A pre Cook Shipwreck?


The Notorious built by Graeme and Felicite Wylie 
based on the legend of the Mahogany Ship.

 

For over 160 years the legend of a mysterious shipwreck along Victoria's so called Shipwreck coast has seized the public imagination. The existence of the ship has never been confirmed and it has not been sighted again since the 1880's. However amateur archaeologists and enthusiasts continue the search for the vessel. 

If found the Mahogany Ship could change the way we think about the discovery of our Great Southern Land. 

The first sightings of an old wreck in the area were recorded on January 18, 1836, when a party of three whalers from Port Fairy traveled to the mouth of the Hopkins River in search of seals. Their boat overturned and one man drowned. The two survivors walked back to Port Fairy along the coast. About halfway they discovered a ship wrecked in the dunes. They reported their find to Captain John Mills, in charge of the whaling station. He visited the wreck and described its "hard dark timber – like mahogany".

There were many wrecks in the area during this period but the unusual and distinguishing features of the Mahogany Ship were its distance from the water’s edge and its unusual construction. The last sighting of the mysterious dark timbers of the Mahogany Ship was during the 1880s. Many theories on the Mahogany Ship’s origin have been proposed.

 

The most popular and exciting of these argues that the vessel is of Portuguese origin and was wrecked in 1522. Very old Portuguese charts have since been discovered that depict Australia’s southern coastline as as far as Armstrong Bay, six kilometres west of Warrnambool. These charts suggest a Portuguese voyage to Australia in 1522. Some historians believe the Mahogany Ship was a Portuguese caravel captained by Christovao Mendonca, which was lost in the early 1500s.

Unearthing the Mahogany Ship could rewrite Australian history. But discovering the ship will be no easy task. The introduction of European pests and animals in the 1830's and 1840's caused destabilisation of the sand dunes. Massive sand drifts resulted, destroying the coast road and consuming large tracts of grazing land. These drifts are blamed for the disappearance of the Mahogany Ship. The true origin of the ship will remain conjecture until the wreck is rediscovered. Many have tried and failed. The State Government even offered a $250,000 reward to anyone who could find the vessel. 

Some researchers have speculated that the ship was a modified Chinese junk. They point to the reports that it was made of a 'dark wood' and was 'of an unconventional design'. There are claims that local Aborigines had a tradition that "yellow men" had at one time come from the wreck.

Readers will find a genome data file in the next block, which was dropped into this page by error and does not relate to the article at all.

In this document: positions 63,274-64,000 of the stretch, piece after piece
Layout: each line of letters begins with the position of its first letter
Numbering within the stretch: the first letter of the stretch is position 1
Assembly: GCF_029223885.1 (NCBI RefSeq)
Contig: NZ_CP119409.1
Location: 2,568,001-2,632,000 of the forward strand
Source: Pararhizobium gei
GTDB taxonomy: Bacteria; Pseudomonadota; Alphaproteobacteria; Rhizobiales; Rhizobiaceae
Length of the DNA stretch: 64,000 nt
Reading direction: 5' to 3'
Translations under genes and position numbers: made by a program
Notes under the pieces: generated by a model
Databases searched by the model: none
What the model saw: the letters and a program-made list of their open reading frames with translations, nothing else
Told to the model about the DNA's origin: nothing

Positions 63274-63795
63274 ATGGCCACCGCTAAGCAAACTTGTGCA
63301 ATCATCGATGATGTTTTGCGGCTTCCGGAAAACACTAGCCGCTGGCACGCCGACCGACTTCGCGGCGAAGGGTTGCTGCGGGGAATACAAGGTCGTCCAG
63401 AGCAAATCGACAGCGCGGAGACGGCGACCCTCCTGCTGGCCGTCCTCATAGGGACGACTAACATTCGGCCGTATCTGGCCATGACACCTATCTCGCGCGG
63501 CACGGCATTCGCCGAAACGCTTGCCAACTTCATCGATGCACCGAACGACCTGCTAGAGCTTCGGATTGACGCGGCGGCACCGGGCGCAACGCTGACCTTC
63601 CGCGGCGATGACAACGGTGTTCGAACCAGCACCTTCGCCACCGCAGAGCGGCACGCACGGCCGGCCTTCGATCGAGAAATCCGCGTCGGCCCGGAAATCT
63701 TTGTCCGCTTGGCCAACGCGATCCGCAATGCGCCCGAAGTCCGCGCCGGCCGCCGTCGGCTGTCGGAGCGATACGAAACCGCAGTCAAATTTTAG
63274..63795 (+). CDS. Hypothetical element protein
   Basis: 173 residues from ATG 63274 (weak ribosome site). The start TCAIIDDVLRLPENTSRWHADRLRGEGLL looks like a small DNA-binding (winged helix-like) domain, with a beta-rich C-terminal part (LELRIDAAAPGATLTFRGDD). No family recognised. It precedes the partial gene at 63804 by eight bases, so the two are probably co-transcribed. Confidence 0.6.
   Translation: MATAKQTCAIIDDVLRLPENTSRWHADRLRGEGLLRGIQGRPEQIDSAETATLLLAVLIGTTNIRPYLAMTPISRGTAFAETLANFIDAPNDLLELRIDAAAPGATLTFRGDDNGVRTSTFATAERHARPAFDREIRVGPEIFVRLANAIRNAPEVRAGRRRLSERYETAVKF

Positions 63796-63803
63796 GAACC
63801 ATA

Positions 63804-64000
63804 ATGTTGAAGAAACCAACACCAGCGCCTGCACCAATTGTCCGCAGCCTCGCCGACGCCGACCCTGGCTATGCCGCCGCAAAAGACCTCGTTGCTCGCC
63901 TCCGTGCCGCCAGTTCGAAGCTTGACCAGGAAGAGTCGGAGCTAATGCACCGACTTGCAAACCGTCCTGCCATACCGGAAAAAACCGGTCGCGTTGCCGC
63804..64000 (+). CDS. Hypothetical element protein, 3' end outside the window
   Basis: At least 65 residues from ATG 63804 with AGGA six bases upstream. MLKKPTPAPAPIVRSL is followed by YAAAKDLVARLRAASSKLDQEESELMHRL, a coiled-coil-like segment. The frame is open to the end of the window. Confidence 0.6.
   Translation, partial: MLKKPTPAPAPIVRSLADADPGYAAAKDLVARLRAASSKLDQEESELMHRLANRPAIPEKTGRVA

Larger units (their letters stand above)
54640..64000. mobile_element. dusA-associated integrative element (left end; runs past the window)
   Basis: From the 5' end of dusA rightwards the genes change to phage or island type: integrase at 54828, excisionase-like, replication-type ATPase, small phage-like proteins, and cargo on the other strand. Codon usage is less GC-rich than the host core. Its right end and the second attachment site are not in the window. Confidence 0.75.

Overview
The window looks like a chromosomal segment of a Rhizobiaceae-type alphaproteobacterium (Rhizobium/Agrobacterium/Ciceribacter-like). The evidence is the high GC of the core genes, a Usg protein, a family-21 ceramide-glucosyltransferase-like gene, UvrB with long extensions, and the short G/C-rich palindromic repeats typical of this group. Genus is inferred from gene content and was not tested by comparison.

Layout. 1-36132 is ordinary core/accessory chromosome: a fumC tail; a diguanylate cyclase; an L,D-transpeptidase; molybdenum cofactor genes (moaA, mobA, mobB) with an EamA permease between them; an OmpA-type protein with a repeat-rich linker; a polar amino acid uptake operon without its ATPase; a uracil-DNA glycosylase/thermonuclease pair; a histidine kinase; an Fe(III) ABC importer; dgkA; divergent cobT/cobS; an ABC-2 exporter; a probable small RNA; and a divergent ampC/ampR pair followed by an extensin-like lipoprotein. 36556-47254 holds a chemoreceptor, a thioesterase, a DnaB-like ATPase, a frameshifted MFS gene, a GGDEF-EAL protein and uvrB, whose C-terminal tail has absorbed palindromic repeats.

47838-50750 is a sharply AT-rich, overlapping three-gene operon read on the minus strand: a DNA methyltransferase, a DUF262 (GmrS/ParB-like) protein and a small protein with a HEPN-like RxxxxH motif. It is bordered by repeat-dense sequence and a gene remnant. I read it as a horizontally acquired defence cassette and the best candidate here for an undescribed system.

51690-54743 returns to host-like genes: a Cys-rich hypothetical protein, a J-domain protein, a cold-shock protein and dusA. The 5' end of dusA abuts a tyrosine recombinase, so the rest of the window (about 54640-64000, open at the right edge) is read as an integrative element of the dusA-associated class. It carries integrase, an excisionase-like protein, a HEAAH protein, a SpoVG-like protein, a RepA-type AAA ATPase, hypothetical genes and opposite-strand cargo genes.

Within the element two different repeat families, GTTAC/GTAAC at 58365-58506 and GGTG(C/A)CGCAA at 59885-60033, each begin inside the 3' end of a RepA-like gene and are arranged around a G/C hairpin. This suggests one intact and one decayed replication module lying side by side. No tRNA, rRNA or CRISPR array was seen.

In July 1999, shipwreck enthusiast, Mr Des Williams, discovered a sample of wood buried 3.1 metres under the sand dunes between Warrnambool and Port Fairy.

It was identified by the CSIRO as Quercus species - White Oak. According to the CSIRO, "This wood is from a group of oaks and could have originated from the USA or Europe. It is a common shipbuilding timber." 

As Oak was a common shipbuilding material in colonial times other theories suggest that the Mahogany ship could be; 

 

* A sealing and whaling vessel. Historical records suggest that sealing and whaling activities were going on along the Victorian coast before official settlement of the area. Oak was a common ship building material used by sealers and whalers.

* There are a number of documented cases where convicts from Van Diemen's Land seized wooden vessels to escape across Bass Strait. The wreck may have been the remains of one such attempt.

* The wreck may have been from the 17th Century. The Dutch were sailing to the "Spice Islands" and many reached the Western Australian coast - it is even possible that one may have come to rest at Warrnambool. 

In September 2005 Mark Rawson, an amateur archaeologist, spoke at the Mahogany Ship symposium. "It was quite an interesting symposium... the general consensus was that there may well be more than one ship," he says.

Presented at the symposium was Dr Frank Conningham's research of Australia's early Constitution. His research suggests a Portuguese ship had been sighted off the coast, but had been disposed of by the British in a nearby swamp before 1850. There have been claims by eyewitnesses that a ship was seen after 1850.

This confirmed Mark's theories of more than one ship being sighted along the shipwreck coast in the 1800s. "We've come to the conclusion that they've probably seen different ships," he says.

There is further evidence of more than five ships being wrecked along the Warrnambool coast, "Which tends to suggest that they were all coming here for a reason. We have a vague suspicion that there may have been an old settlement there. It may explain why a number of ships have ended up on that beach," he says.

What does this new information mean for the Mahogany Ship digs?